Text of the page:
In his latest editorial, Randolph Waldman, MD, looks back at the past year of COVID-19, the initial panic, learning how to practice in a global pandemic, and the surprise of increased business.
When the COVID-19 pandemic was first recognized, none of us knew how all of this might play out. We feared for our families. We feared for our employees. Could our practice survive a lockdown?
Our lives were threatened if we returned to work after state and local lockdowns, while many of us knew colleagues, friends, and relatives who succumbed to the dreaded illness. However, we did what doctors and other health care workers do. We returned and collectively learned how to practice in a pandemic. We adapted, as in previous crises, by seeking advice from trusted advisers, colleagues, friends, and industry experts.
And as a result, our practices not only survived but many of us experienced record numbers as a result of extended vacation time, decreased discretionary expenditures, and the “Zoom Boom.”
Business is good for the overwhelming majority of practices. With increased income, it’s important to invest in our practices. And this is happening to some degree. Imagine the excitement over learning about all of the new advances once we are able to safely attend live meetings and see all of the new technology that has been developed over the past year! New injectables have been approved, new light-based technology has been introduced, and new business strategies have been formulated for incorporation into our practices. Exciting times ahead for sure. There is a bright light at the end of this long tunnel we have been navigating.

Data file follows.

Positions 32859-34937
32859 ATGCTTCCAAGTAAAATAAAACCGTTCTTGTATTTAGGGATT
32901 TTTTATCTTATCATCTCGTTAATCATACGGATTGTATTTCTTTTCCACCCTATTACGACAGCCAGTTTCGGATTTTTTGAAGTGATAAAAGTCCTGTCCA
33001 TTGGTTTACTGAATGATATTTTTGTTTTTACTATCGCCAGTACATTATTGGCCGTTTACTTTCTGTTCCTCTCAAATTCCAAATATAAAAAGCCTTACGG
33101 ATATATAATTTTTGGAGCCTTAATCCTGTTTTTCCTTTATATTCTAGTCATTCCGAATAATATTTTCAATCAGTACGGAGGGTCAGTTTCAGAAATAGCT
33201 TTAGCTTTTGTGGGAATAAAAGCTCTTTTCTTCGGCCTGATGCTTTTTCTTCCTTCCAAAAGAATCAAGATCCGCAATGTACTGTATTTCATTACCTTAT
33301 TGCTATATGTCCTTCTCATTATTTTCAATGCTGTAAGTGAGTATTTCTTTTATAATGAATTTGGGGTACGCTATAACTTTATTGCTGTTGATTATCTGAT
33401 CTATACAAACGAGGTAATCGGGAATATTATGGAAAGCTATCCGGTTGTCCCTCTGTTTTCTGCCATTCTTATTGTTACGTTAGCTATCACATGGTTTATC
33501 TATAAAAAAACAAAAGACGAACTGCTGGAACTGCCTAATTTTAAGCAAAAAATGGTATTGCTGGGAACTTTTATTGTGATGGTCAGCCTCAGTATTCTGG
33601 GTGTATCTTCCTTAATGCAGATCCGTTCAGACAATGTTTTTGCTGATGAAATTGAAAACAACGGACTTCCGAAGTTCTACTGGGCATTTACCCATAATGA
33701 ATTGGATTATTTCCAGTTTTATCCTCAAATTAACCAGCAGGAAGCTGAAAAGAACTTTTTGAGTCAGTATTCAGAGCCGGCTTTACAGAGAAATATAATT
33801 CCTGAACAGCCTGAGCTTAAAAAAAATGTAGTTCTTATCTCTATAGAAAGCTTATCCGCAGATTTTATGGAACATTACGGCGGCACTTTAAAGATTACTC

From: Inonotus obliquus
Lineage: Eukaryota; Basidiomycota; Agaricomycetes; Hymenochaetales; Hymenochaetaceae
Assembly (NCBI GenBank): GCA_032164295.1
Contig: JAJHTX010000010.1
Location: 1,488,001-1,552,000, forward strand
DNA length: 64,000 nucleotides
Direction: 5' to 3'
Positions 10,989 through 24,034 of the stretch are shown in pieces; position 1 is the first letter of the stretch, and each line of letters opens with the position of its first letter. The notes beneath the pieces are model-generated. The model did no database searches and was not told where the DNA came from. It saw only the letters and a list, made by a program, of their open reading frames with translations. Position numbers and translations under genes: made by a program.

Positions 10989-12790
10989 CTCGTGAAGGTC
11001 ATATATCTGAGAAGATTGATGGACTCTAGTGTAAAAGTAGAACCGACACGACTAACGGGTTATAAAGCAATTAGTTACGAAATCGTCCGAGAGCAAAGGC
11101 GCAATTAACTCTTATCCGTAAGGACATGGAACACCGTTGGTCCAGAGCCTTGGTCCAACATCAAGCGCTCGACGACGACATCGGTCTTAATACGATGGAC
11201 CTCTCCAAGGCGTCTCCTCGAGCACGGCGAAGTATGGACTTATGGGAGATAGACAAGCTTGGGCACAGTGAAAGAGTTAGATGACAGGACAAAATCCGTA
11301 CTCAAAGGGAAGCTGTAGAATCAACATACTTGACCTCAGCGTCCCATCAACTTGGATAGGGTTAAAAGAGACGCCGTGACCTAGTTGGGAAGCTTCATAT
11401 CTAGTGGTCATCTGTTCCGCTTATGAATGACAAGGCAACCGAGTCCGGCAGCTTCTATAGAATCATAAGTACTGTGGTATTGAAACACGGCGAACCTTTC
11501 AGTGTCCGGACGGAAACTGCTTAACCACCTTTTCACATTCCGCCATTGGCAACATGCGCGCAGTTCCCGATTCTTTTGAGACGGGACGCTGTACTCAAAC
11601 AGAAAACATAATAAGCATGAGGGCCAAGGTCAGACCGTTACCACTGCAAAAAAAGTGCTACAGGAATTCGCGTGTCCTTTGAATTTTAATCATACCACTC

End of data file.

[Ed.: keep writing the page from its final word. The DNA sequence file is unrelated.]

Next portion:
I cannot wait to try the new intense light technology and some of the new fillers and toxins. We might have some help for the difficult issue of cellulite management and it sure seems as if we may have a light-based technology to safely reduce unwanted fat.
There is no reason that the search for the fountain of youth will slow down in the future. In fact, we live in an era where technology is advancing at break-neck speed.
Let’s buckle up and continue doing what we in medicine have always done: Pay attention to the science, listen to trusted colleagues, participate in organized CME, and adapt our practices to newly accepted standards and standards of care. Most importantly, we should have a full toolbox to offer our patients all or most of the options available for their particular concerns.